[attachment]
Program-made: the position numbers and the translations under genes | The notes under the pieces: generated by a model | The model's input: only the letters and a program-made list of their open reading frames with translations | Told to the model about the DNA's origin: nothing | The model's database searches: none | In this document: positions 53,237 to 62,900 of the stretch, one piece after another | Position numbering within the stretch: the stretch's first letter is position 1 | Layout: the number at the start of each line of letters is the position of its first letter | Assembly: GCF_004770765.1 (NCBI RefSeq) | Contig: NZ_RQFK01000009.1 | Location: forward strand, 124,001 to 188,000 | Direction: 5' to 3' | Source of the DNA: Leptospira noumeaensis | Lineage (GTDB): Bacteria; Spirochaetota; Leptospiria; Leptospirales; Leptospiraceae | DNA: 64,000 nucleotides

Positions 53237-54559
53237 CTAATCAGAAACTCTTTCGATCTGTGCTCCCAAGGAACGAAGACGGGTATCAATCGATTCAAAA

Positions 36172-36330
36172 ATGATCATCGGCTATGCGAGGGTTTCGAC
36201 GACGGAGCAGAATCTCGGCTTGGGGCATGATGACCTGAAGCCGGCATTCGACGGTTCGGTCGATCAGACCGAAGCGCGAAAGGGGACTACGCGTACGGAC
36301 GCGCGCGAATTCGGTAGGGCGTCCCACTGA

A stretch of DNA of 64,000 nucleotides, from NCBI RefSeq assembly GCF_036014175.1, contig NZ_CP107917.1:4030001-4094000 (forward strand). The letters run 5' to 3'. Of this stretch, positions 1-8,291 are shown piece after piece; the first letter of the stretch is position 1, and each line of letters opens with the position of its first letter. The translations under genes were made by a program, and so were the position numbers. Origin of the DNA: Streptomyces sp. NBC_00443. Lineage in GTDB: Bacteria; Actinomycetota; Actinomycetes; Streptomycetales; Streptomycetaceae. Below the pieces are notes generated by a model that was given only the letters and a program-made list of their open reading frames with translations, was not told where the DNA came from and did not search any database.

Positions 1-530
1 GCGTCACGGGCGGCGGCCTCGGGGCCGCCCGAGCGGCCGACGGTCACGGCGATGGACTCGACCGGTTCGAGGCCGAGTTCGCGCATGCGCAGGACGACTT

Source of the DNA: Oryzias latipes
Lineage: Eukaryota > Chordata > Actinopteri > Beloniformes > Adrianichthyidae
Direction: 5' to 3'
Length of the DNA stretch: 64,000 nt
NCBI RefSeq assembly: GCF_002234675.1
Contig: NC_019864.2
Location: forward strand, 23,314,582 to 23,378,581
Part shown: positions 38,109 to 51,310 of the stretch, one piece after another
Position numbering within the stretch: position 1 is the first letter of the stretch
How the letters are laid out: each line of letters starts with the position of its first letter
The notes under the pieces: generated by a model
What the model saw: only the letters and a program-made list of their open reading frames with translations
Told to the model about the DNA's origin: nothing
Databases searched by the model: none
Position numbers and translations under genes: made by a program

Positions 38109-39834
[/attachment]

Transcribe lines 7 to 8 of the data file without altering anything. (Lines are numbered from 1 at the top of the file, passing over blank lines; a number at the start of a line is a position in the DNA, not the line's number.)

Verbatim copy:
36301 GCGCGCGAATTCGGTAGGGCGTCCCACTGA

A stretch of DNA of 64,000 nucleotides, from NCBI RefSeq assembly GCF_036014175.1, contig NZ_CP107917.1:4030001-4094000 (forward strand). The letters run 5' to 3'. Of this stretch, positions 1-8,291 are shown piece after piece; the first letter of the stretch is position 1, and each line of letters opens with the position of its first letter. The translations under genes were made by a program, and so were the position numbers. Origin of the DNA: Streptomyces sp. NBC_00443. Lineage in GTDB: Bacteria; Actinomycetota; Actinomycetes; Streptomycetales; Streptomycetaceae. Below the pieces are notes generated by a model that was given only the letters and a program-made list of their open reading frames with translations, was not told where the DNA came from and did not search any database.